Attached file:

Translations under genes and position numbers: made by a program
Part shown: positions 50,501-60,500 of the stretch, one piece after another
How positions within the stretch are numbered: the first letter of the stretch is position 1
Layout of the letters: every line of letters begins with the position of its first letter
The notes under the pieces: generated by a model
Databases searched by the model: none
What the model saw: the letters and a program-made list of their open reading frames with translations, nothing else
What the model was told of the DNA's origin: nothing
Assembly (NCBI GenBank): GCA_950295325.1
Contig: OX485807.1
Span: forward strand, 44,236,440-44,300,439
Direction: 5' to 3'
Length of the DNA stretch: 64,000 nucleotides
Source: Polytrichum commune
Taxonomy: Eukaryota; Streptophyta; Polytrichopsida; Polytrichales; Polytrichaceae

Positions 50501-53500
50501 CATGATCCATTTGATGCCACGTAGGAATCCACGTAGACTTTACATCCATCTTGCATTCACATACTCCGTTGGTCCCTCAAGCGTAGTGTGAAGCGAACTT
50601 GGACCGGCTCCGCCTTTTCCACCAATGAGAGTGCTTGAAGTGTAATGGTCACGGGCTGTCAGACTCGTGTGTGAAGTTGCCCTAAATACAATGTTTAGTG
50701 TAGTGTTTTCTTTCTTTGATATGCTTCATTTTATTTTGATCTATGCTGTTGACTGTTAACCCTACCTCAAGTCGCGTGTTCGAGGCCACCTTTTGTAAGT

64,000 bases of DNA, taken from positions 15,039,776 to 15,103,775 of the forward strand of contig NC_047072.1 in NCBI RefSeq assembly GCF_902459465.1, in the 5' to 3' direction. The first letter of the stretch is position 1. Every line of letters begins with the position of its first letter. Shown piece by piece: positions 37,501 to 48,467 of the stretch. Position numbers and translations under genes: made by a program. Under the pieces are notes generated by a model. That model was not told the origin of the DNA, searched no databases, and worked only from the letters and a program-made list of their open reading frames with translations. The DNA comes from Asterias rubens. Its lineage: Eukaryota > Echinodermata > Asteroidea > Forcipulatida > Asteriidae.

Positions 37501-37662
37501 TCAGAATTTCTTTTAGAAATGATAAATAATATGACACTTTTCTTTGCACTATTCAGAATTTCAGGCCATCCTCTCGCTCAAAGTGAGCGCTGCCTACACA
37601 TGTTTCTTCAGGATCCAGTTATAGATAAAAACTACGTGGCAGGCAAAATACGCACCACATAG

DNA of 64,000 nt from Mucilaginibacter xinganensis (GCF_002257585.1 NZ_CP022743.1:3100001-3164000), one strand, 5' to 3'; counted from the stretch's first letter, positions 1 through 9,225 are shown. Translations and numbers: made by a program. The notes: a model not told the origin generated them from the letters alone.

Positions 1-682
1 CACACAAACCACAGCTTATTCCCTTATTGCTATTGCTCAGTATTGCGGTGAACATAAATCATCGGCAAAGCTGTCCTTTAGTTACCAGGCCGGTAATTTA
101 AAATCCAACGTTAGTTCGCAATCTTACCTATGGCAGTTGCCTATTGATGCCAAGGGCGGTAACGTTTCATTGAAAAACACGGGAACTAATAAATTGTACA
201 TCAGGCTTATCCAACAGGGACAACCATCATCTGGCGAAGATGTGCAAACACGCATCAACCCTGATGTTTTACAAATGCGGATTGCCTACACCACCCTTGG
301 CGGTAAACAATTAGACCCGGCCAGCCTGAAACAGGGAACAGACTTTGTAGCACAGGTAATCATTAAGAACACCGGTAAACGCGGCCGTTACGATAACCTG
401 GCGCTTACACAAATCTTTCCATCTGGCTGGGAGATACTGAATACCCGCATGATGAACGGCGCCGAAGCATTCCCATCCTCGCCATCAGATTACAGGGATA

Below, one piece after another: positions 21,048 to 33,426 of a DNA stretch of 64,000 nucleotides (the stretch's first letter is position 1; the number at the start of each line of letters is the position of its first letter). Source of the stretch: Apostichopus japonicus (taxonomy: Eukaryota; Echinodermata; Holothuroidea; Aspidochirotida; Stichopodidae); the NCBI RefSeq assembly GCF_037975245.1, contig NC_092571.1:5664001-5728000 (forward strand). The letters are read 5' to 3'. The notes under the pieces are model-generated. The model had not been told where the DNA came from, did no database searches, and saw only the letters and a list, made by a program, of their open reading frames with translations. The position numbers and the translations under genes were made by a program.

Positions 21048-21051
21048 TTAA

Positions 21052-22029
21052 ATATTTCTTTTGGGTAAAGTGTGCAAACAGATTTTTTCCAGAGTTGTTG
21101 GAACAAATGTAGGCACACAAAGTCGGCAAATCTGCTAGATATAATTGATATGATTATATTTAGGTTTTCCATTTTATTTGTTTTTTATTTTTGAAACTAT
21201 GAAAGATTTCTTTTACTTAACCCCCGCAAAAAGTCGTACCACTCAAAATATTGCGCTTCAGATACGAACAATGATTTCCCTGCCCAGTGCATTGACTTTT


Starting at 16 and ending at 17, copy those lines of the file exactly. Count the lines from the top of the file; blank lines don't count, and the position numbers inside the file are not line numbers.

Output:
Positions 50501-53500
50501 CATGATCCATTTGATGCCACGTAGGAATCCACGTAGACTTTACATCCATCTTGCATTCACATACTCCGTTGGTCCCTCAAGCGTAGTGTGAAGCGAACTT